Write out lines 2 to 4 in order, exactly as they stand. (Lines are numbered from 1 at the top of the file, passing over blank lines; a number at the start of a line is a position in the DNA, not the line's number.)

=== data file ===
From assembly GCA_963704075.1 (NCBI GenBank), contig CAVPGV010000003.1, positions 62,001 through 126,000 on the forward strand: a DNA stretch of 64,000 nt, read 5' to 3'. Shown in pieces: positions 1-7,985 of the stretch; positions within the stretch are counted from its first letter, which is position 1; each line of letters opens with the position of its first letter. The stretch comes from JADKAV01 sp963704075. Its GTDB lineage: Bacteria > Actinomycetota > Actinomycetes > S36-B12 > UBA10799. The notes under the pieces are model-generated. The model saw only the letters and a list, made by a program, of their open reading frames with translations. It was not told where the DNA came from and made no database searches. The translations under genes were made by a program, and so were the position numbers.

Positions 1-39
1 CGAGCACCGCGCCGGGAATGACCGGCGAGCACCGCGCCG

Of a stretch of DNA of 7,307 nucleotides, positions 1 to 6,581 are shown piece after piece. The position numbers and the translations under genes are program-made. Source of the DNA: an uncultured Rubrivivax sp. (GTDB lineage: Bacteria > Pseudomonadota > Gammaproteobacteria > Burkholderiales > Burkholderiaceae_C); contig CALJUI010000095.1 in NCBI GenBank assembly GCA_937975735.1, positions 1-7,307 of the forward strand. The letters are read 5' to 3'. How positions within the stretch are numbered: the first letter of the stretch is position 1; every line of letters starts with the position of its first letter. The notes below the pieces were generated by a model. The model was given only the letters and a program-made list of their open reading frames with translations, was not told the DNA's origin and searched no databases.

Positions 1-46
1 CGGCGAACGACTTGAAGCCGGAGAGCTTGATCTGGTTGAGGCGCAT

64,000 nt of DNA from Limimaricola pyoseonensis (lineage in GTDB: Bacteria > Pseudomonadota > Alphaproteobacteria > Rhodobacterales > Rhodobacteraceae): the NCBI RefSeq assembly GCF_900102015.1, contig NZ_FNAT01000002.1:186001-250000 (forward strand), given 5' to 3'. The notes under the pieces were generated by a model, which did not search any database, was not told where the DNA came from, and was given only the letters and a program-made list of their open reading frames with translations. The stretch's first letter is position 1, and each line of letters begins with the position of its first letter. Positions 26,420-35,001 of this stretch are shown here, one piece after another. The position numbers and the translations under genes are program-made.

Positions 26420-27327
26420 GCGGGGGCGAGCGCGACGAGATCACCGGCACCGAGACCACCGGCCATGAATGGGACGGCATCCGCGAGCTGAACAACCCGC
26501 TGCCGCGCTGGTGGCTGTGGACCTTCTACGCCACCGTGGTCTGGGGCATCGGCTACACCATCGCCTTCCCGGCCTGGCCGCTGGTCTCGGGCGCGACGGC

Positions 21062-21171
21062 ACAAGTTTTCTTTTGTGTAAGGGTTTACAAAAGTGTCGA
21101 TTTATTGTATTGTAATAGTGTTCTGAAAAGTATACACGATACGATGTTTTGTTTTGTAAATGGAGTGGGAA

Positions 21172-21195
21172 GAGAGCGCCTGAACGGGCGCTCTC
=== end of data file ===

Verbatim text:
Positions 1-39
1 CGAGCACCGCGCCGGGAATGACCGGCGAGCACCGCGCCG

Of a stretch of DNA of 7,307 nucleotides, positions 1 to 6,581 are shown piece after piece. The position numbers and the translations under genes are program-made. Source of the DNA: an uncultured Rubrivivax sp. (GTDB lineage: Bacteria > Pseudomonadota > Gammaproteobacteria > Burkholderiales > Burkholderiaceae_C); contig CALJUI010000095.1 in NCBI GenBank assembly GCA_937975735.1, positions 1-7,307 of the forward strand. The letters are read 5' to 3'. How positions within the stretch are numbered: the first letter of the stretch is position 1; every line of letters starts with the position of its first letter. The notes below the pieces were generated by a model. The model was given only the letters and a program-made list of their open reading frames with translations, was not told the DNA's origin and searched no databases.